Articles Posted in Zoning, Planning & Land Use

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Before the 2007-2008 financial crisis, Woodcrest Homes was poised to construct a new development. Woodcrest secured only a small parcel, "Parcel C" which was stuck between two larger parcels that were necessary for completion of the project. Over a decade after the failed development, a special metropolitan district controlled by a competitor, Century Communities, sought to condemn Parcel C and finish what Woodcrest started. Woodcrest objected, claiming the entire condemnation proceeding was really a sham designed to benefit Century. Woodcrest contended the condemnation violated both the public use protections of the Colorado Constitution and the statutory prohibition on economic development takings. According to Woodcrest, the purpose of the taking, at the time it occurred, was to satisfy contractual obligations between Century and the Town of Parker. Because the public would not be the beneficiary at the time of the taking, Woodcrest contends that this condemnation violated the Colorado Constitution. Moreover, it argued, the taking effectively transfers the condemned land to Century, which violated section 38-1-101(1)(b)(I), C.R.S. (2018), the state’s anti-economic development takings statute. The Colorado Supreme Court disagreed, finding that condemnation of Parcel C would benefit the public. And the Court found Colorado’s prohibition on economic development takings had no bearing on the condemnation at issue here: the plain language of section 38-1-101(1)(b)(I) prevented public entities from transferring condemned land to private entities. "But there was no transfer, and the only entity involved was a public one, the special district." View "Carousel Farms v. Woodcrest Homes" on Justia Law

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In 2008, defendant-appellees Roger Brooks and Veryl Goodnight filed an application with the water court to change the point of diversion of their water right from the Giles Ditch to the Davenport Ditch. The application and the required notice published in the local newspaper misidentified the section and range in which the Davenport Ditch headgate was located. Both, however, referred repeatedly to the Davenport Ditch. Appellees successfully moved to amend the application with the correct section and range shortly afterward. The water court, finding that “no person [would] be injured by the amendment,” concluded that republication of the notice was unnecessary. Eight years later, plaintiff-appellant Gary Sheek filed this action at the water court, seeking judgment on five claims for relief: (1) declaratory judgment that Brooks’s decree was void for insufficient notice; (2) quiet title to a prescriptive access easement for the Davenport Ditch, including ancillary access rights; (3) trespass; (4) theft and interference with a water right; and (5) a permanent injunction prohibiting Brooks from continued use of the Davenport Ditch. The Colorado Supreme Court agreed with the water court’s conclusion that the published notice was sufficient. As a result, all of the remaining claims should have been dismissed for lack of subject-matter jurisdiction. View "Sheek v. Brooks" on Justia Law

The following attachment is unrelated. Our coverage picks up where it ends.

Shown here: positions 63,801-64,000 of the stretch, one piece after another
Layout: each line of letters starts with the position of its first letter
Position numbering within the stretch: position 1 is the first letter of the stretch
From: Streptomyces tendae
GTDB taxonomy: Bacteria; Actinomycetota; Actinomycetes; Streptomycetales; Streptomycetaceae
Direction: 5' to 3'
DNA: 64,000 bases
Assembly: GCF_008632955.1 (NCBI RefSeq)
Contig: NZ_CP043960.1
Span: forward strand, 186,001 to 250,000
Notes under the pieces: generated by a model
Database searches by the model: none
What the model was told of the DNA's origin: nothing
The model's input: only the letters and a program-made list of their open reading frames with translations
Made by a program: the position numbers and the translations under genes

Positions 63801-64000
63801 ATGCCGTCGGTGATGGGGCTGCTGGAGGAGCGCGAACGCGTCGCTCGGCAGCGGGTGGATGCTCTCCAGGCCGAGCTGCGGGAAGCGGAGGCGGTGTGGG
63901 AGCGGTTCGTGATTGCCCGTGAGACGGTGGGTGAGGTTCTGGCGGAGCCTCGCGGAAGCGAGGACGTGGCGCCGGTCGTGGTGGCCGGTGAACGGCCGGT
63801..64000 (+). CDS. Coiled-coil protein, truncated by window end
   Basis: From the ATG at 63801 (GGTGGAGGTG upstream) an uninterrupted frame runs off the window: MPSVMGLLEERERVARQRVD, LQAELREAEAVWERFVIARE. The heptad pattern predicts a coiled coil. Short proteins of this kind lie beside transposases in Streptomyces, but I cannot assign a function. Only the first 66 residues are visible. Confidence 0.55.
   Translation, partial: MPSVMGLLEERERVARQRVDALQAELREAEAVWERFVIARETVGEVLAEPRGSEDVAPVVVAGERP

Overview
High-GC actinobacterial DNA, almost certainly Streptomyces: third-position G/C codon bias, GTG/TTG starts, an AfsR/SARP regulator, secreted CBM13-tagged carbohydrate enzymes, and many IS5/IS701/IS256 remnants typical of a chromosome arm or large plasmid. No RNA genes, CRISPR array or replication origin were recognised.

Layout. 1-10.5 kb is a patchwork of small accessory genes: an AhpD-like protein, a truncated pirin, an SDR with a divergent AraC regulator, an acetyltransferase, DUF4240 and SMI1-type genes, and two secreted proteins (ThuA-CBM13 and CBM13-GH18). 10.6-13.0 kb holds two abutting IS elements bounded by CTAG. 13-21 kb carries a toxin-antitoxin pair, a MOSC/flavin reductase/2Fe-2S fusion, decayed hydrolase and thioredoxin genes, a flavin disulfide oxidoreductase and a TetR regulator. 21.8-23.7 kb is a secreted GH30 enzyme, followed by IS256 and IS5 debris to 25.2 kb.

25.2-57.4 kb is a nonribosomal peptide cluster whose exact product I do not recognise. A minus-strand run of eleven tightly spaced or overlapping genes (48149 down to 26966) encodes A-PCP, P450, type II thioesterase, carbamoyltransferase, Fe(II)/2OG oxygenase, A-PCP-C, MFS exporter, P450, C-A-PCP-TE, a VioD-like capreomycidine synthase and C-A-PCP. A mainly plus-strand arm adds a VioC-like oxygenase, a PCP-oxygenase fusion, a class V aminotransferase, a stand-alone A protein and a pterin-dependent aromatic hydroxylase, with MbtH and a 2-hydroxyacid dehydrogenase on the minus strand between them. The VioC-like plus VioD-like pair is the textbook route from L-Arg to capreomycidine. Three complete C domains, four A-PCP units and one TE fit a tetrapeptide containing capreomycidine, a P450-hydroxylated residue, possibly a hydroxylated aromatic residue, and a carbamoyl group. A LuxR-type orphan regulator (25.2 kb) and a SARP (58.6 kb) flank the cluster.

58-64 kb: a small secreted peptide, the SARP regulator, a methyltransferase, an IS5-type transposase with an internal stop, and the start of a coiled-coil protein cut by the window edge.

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In 2008, defendant-appellees Roger Brooks and Veryl Goodnight (together “Brooks”) filed an application in the water court to change the point of diversion of their water right from the Giles Ditch to the Davenport Ditch. The application and the required notice published in the local newspaper misidentified the section and range in which the Davenport Ditch headgate was located. However, both referred repeatedly to the Davenport Ditch. Brooks successfully moved to amend the application with the correct section and range shortly afterward. The water court, finding that “no person [would] be injured by the amendment,” concluded that republication of the notice was unnecessary. Eight years later, plaintiff-appellant Gary Sheek filed this action in the water court, seeking judgment on five claims for relief: (1) declaratory judgment that Brooks’ decree was void for insufficient notice; (2) quiet title to a prescriptive access easement for the Davenport Ditch, including ancillary access rights; (3) trespass; (4) theft and interference with a water right; and (5) a permanent injunction prohibiting Brooks from continued use of the Davenport Ditch. After concluding that sufficient notice was provided, the water court granted Brooks’ motion for summary judgment and deemed the trespass and injunction claims moot in light of that ruling. The court then dismissed the prescriptive easement claim as well as the theft and interference claim for lack of subject-matter jurisdiction. The Colorado Supreme Court agreed with the water court’s conclusion that the published notice was sufficient. As a result, all of the remaining claims should have been dismissed for lack of subject-matter jurisdiction. View "Sheek v. Brooks" on Justia Law